In Georgian London: Into the Streets, Lucy Inglis takes readers on a tour of London's most formative age - the age of love, sex, intellect, art, great ambition and fantastic ruin.
Travel back to the Georgian years, a time that changed expectations of what life could be. Peek into the gilded drawing rooms of the aristocracy, walk down the quiet avenues of the new middle class, and crouch in the damp doorways of the poor. But watch your wallet - tourists make perfect prey for the thriving community of hawkers, prostitutes and scavengers.
Visit the madhouses of Hackney, the workshops of Soho and the mean streets of Cheapside. Have a coffee in the city, check the stock exchange, and pop into St Paul's to see progress on the new dome.
This book is about the Georgians who called London their home, from dukes and artists to rent boys and hot air balloonists meeting dog-nappers and life-models along the way. It investigates the legacies they left us in architecture and art, science and society, and shows the making of the capital millions know and love today.
'Read and be amazed by a city you thought you knew' Jonathan Foyle, World Monuments Fund
'Jam-packed with unusual insights and facts. A great read from a talented new historian' Independent
'Pacy, superbly researched. The real sparkle lies in its relentless cavalcade of insightful anecdotes . . . There's much to treasure here' Londonist
'Inglis has a good ear for the outlandish, the farcical, the bizarre and the macabre. A wonderful popular history of Hanoverian London' London Historians
Jam-packed with unusual insights and facts about Georgian London. A great read from a talented new historian
Inglis writes colourfully and engagingly, and offers plenty of odd facts and amusing vignettes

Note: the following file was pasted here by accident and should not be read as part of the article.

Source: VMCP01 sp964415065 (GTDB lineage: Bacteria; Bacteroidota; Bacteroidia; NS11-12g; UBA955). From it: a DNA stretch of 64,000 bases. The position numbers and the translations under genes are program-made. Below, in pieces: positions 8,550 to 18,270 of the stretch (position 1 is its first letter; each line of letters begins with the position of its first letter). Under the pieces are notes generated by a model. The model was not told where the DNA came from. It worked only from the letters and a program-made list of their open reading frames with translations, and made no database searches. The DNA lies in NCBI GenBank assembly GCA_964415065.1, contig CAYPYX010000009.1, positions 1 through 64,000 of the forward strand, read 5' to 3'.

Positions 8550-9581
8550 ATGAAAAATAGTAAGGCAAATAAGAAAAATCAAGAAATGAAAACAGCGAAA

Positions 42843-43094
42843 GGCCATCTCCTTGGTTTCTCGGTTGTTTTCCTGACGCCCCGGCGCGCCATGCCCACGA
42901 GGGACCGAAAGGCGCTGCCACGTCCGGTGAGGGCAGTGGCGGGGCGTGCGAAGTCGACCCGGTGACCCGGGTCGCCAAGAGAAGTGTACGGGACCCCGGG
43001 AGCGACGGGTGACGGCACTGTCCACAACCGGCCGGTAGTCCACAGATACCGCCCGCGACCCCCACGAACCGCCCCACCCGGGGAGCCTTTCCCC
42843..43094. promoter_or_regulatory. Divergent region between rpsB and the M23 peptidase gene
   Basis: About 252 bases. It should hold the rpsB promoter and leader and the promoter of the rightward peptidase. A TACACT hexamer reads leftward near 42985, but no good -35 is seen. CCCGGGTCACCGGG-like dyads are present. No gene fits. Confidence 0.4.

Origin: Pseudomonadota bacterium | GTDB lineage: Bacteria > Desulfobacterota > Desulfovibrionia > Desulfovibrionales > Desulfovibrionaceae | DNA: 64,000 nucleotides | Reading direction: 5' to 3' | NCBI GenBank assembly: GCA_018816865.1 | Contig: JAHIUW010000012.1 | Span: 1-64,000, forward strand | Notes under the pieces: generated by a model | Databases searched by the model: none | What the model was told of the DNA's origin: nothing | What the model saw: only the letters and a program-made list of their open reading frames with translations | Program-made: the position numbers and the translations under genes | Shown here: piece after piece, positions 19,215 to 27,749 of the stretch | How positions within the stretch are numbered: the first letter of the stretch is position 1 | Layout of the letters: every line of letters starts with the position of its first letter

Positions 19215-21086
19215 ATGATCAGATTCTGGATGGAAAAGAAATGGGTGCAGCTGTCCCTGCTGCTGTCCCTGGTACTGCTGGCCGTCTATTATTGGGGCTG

Fun, fast and factual . . . Lucy Inglis offers, without breaking stride, a delicious panorama of people, quiddities and oddities
Full of neat character portraits and engaging plots
Read and be amazed by a city you thought you knew
Inglis has a good ear for the outlandish, the farcical, the bizarre and the macabre. A wonderful popular history of Hanoverian London
Pacy, superbly researched. The real sparkle lies in its relentless cavalcade of insightful anecdotes . . . There's much to treasure here
The Georgians had enough scandal and drama going on to fill a dozen tabloid papers. The rather-fit Lucy Inglis crams it all into this startling book which will have you pining for a taste of those debauched days
From the Great Fire in 1666 and the covering of the old 'Ditch' where the Fleet river once ran, to the creation of Westminster Bridge, the British Museum and the National Gallery, Lucy Inglis gives us an entertaining romp through well-known parts of London
Lucy Inglis leaves no stone unturned, no coffeehouse unvisited and no dark alley unexplored . . . a dazzling tapestry of 18th-century London life emerges. Lively, engaging, fascinating, humorous